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Peking Evening News: scourge of bureaucrats, adviser of lovelorn

Have you queued for hours for tomatoes while shop clerks openly chose the best and the juiciest for their friends outside the queue? Did you see a policeman take a bunch of cucumbers from a truck he had stopped for a traffic offense? Are you in love, but too shy to express your feelings?

Or do you just want to have your umbrella fixed? Write a letter to Beijing Wanbao, the Peking Evening News -- latest and most popular of the capital's newspapers

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"We get more than 300 letters a day," says Ye Zuxing, a member of the newspaper's editorial committee. "Obviously we can't print them all. We choose the problems we think can be solved, and then we follow up on them. People are beginning to call us the city's nosy and critical mother."

The Peking Evening News, sister newspaper of the Peking Daily, appeared on the city's streets Feb. 15 and has been an instant sellout. Circulation quickly climbed to 566,000, and it still is not always easy to find a copy unless one is at a post office (which serves as the city's newstands) at 4 p.m. sharp.

A slim tabloid with just four pages, the Evening News is crammed with short, often humorous articles ranging from readers' letters to news of entertainment, sports, and the outside world. If it criticizes lazy and rude shop attendants, it also tries to give their side of the story and airs their complaints about rude customers.

Daily life in Peking has improved gradually since the 10-year turmoil of the so-called Cultural Revolution, but there are still many shortages, and the average citizen's temper is not improved when he sees others taking advantage of position and power to win privileges he cannot enjoy.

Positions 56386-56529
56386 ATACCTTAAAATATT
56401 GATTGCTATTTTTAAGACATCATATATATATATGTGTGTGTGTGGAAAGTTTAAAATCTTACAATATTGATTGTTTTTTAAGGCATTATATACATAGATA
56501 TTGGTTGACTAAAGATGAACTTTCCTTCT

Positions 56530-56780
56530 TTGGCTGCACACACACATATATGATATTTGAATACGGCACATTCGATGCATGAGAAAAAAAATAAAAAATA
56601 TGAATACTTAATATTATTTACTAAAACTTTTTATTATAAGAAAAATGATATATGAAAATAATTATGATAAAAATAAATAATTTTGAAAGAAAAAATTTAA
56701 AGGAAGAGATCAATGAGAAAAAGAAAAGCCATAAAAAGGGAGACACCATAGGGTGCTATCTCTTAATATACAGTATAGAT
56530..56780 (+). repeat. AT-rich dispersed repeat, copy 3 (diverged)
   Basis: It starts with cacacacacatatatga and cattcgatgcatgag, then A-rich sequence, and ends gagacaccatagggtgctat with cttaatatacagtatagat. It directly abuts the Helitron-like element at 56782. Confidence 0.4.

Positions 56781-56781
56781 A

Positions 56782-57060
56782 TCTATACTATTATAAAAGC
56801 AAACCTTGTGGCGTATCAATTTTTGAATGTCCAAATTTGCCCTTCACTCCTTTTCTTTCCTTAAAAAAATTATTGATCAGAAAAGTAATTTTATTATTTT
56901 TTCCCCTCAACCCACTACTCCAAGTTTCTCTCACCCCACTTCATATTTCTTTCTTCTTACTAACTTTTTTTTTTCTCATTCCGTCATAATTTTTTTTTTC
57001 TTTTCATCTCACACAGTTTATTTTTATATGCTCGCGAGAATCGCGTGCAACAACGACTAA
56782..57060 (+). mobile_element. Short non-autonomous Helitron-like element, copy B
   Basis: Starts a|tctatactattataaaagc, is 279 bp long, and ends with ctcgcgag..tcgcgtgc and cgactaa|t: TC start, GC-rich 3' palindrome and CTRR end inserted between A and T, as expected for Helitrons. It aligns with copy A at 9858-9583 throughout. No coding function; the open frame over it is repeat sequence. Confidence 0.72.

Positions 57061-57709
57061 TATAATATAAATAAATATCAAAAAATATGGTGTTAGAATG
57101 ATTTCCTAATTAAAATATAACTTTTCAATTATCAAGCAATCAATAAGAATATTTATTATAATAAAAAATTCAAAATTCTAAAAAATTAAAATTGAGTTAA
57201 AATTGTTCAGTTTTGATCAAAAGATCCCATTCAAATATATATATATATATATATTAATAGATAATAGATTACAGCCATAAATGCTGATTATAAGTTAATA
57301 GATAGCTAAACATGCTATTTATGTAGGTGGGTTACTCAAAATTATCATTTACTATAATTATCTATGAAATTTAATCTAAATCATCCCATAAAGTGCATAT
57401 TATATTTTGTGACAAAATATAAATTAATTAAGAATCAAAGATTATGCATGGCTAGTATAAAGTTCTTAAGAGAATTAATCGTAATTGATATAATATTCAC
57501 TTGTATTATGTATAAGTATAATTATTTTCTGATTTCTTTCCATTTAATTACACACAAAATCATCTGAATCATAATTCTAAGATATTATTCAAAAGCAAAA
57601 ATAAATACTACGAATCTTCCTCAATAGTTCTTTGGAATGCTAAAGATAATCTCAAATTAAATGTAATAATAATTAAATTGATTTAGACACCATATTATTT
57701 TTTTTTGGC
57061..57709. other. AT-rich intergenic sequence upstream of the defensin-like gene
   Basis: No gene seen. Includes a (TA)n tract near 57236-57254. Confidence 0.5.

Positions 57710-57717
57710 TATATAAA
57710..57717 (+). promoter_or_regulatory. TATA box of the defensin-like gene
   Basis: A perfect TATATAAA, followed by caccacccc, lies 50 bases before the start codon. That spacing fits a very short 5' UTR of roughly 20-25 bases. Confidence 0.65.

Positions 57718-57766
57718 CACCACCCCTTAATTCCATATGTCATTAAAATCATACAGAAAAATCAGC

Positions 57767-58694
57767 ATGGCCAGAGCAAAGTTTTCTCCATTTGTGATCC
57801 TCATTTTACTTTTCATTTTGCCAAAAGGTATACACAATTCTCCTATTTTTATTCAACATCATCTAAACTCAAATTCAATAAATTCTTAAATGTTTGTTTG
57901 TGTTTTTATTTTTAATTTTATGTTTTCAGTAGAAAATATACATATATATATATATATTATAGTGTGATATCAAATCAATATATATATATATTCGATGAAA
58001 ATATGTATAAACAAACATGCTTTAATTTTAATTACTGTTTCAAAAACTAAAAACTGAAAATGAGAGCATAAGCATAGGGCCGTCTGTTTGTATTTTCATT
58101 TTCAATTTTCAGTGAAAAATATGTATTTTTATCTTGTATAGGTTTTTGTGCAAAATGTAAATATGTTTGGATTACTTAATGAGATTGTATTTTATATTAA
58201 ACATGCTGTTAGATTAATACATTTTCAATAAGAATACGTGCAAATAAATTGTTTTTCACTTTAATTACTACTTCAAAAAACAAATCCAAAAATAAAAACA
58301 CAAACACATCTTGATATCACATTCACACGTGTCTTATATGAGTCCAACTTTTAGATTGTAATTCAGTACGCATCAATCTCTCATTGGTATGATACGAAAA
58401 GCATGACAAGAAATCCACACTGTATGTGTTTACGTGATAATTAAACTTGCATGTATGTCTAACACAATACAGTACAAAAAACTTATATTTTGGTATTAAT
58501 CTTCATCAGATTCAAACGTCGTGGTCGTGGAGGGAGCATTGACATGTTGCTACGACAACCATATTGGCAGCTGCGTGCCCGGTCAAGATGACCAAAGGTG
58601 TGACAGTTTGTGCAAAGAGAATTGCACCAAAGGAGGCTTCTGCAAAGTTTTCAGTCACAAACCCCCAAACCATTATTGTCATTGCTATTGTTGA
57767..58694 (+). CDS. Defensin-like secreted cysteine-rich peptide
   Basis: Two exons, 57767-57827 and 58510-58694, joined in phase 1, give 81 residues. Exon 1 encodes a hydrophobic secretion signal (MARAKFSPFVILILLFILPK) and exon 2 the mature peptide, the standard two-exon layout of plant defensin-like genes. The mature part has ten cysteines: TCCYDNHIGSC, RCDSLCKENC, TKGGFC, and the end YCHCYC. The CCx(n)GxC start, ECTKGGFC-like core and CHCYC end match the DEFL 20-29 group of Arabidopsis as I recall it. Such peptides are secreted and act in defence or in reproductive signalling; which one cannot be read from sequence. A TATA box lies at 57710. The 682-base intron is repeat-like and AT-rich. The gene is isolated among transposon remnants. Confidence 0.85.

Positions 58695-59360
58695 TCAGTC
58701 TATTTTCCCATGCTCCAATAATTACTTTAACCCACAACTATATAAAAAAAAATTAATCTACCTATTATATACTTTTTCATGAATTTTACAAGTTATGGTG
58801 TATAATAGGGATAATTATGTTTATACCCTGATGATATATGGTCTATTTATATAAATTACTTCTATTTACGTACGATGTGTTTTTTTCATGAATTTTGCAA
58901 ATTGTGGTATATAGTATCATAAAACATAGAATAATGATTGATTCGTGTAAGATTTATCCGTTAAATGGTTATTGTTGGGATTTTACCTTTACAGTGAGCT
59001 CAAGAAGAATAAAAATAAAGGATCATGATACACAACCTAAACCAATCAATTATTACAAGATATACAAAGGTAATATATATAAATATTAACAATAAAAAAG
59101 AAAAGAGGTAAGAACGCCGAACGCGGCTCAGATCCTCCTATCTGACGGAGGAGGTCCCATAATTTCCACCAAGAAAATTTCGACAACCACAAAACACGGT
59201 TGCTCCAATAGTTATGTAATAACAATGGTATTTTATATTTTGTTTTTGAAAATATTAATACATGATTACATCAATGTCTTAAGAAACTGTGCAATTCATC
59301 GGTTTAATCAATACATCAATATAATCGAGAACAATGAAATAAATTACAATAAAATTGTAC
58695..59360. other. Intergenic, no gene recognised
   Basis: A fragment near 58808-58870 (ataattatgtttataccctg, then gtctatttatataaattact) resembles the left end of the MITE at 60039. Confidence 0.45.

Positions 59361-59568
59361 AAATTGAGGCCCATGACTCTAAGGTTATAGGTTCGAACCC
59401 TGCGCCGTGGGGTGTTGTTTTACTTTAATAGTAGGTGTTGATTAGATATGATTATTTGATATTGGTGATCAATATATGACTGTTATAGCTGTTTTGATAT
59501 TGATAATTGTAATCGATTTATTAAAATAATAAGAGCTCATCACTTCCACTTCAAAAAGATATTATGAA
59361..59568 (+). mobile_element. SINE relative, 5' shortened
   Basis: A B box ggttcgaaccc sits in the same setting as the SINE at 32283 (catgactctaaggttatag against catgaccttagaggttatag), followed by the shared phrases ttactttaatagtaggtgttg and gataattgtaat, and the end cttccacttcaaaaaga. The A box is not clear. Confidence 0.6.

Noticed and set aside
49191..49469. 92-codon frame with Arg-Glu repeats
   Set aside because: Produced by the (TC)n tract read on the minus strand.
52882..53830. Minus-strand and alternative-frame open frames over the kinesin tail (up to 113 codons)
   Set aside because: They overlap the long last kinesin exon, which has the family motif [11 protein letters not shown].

A recent letter complained of a certain Lu Zhengcai, party secretary of a unit belonging to the city's First House Repair Company. Comrade Lu, the letter said, used repairs as a pretext to build a 72-square-foot room for his daughter and son-in-law, including -- privilege of privileges -- a kitchen linked to the city water and sewer system.

(Many houses in Peking are without plumbing -- hence another complaint aired in the Evening News, the shortage of public toilets.)

The Evening News investigated the letter, found it was truthful, and published it along with the results of its investigation as its lead story Aug. 7. When his house fell down in a big wind, Tang poet Du Fu exclaimed that now he could understand the feelings of all the homeless poor scholars in the realm. How different is Lu Zhengcai, who is no less a personage than the party secretary of his unit, the newspaper exclaimed.

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The Evening News has also run a series on how to proceed in affairs of the heart ("be frank, be honest, but avoid hurting the other party's feelings"), interviews with prominent scientists, cultural figures and other achievers, and descriptions of foreign countries.

There has been a series on the postwar history of US presidential nominating conventions written by a Chinese professor at Yale University. An article on Singapore spoke with admiration of the city-state's courtesy campaign. A plastic paperclip on a letter from Japan was the newspeg for a reflection on how neither paperclips nor bicycles have made much progress or change in China since the People's Republic was founded 31 years ago.

A visitor to Tito's state funeral in Belgrade spoke with amazement at how he ran into a party secretary, a former ambassador to China, who had no driver or boryguard and whose wife stood in line for hours to pay her final respects to the late Yugoslav president. "That article got a lot of response from our readers," Mr. Ye commented.

The Peking Evening News itself was an early victim of the Cultural Revolution (1966-76). Founded in 1958, its most popular feature was a humorous and often satiric column written by three outstanding writers -- Deng Tuo, Wu Han, and Liao Mosha.

Some of the columns contained thinly veiled criticism of the high and mighty in the land, including Chairman Mao Tse-tung himself. The paper was shut down at the very start of the Cultural Revolution. Many of its editors and staff members were placed in prison or sent to the countryside.

"After the downfall of the 'gang of four' (headed by Mao's widow Jiang Qing), there was an insistent demand from the masses that the Evening News be revived. Finally we were able to do so early this year," said Mr. Ye. "Some people love us, some people hate and fear us. As for us, we just like to feel we speak for the ordinary citizen."

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